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The herd expands!

Brother select o matic, restored by Stitchified

I love vintage sewing machines. Their all metal construction, brilliant engineering, and retro lines make me swoon. I wish I could bring home every vintage machine I come across, but I’m pretty much at capacity over here. So I’ve tried to be selective and hold out for the perfect vintage zigzag machine. And that is why I pretty much imploded when I came across a craigslist ad for this beauty — my dream vintage zigzag machine, a Brother Super Select-o-matic or Brother HZ3B3 Model 100. It took a week to coordinate the sale, but it was so worth it. Restoring it took a couple of weeks, but I’m so in love with her now that she’s finished!

Before picture from craigslist ad

Before picture from the Craigslist ad. Such a dirty girl <3

The seller was an absolutely lovely woman. If we had had more time I could have spent hours talking to her! She explained that the machine had belonged to her late mother in law and hadn’t been used in years and years. Another fun fact? This beast is H-E-A-V-Y. In its solid 8 drawer cabinet, the machine easily weighs over 100 pounds. I’m sure my husband and I were quite the picture maneuvering this behemoth out of a second floor bedroom, but we succeeded.

Brother select o matic, restored by Stitchified

Action shot: cabinet restoration

I spent two weeks restoring the cabinet, which was definitely showing its age. It took over a dozen coats of Tung Oil and a lot of elbow grease, but it looks a million times better. It is still a little weathered looking, but I love it. It’s the perfect vintage piece to ground an otherwise bright space.

Brother select o matic, restored by Stitchified

The machine itself was really very clean inside, but the outside? Not so much. There was a lot of odd yellow staining. And.it.was.stubbon.  Given its age, I assume that it was nicotine staining? I used a lot of Qtips and barkeeper’s friend to remove the stains and polish the chrome. Unfortunately, I took off a little paint getting rid of the staining. I feel pretty badly about that, but I couldn’t leave it as it was either.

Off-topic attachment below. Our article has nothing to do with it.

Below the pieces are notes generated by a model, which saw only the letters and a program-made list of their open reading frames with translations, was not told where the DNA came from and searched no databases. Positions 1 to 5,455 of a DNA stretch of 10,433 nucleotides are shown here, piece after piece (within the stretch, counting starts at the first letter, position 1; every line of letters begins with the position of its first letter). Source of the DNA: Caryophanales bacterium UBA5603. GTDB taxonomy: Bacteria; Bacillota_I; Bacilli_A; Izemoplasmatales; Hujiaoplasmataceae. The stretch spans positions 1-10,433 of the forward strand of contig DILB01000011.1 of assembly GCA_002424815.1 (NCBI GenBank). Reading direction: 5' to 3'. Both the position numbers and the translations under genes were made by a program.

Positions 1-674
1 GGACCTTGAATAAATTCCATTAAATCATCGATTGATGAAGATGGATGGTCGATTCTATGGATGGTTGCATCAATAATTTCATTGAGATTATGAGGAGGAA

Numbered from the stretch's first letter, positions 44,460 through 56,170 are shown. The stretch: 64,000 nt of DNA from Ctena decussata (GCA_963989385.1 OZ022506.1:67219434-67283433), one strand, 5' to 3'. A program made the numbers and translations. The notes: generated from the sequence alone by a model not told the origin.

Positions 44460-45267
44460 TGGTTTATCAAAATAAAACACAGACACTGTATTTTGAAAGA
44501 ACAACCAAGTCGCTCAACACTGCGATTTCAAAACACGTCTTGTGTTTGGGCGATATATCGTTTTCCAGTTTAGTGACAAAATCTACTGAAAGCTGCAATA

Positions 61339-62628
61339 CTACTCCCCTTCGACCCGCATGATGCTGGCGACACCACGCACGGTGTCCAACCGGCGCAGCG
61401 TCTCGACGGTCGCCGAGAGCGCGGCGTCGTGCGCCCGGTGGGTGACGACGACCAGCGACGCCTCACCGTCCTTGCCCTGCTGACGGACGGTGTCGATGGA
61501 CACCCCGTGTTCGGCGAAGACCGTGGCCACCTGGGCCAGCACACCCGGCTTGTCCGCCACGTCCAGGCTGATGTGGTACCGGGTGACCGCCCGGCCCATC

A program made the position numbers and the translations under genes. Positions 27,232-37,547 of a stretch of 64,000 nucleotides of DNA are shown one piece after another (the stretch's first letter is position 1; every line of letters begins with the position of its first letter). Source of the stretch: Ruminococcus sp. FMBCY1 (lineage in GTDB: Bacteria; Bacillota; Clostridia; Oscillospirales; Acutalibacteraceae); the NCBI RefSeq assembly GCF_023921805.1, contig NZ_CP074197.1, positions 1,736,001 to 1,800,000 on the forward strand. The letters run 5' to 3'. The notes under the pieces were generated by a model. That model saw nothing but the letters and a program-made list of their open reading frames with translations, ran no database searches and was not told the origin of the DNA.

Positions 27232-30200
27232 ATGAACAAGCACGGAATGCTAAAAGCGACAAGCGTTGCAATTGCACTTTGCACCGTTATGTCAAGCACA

Originally, it had been wired with a knee control, but the lever was very squeaky and the cords felt brittle. So, I picked up a new cord block and switched over to a shiny new foot peddle. Once the machine was thoroughly cleaned I oiled it well — it’s been purring like a kitten ever since.

This machine is seriously fun stuff. It looks like an old vintage car with its powder blue paint job and shiny chrome knobs. But what really puts it over the top is the red “Switch Over Knob” which spins as it does the embroidery stitches. Totally gratuitous and squeal worthy! I’m adding a video because it really is too cool not to share.

A video posted by Jen (@stitchified) on

But she isn’t all looks, no, no. This baby sports a 1.2 amp motor — that’s twice as strong as my Janome Horizon. When you put the pedal to the metal, there is a slight but noticeable breeze — it seriously feels like it might take off and I love it! It goes through leather, vinyl, and canvas like butter. She uses a standard class 15 bobbin, so finding replacement parts (if I ever need them!) will be easy. I also love the way her gib pops open with a “snap-out race hook,” no screwdriver needed. It makes removing stray threads a snap (literally!), instead of a nightmare (ahem, I’m looking at you little Featherweight). I can’t wait to make bags on her! Or you know, maybe sailboat sails. Just because I can.

Linking up with Finish it Up Friday!

Pop out race hook

Genius engineering at work: Snap out race hook on the Brother Super Select-o-matic

As a PSA, I’m going to include some more nitty gritty info about this machine. There is very little info about this model on the internet, and I couldn’t find a manual anywhere online. The manufacturer didn’t even have a manual for this model, though they did provide a manual for an earlier model. So, feel free to stop reading here, though you’re welcome to dork out with me below :)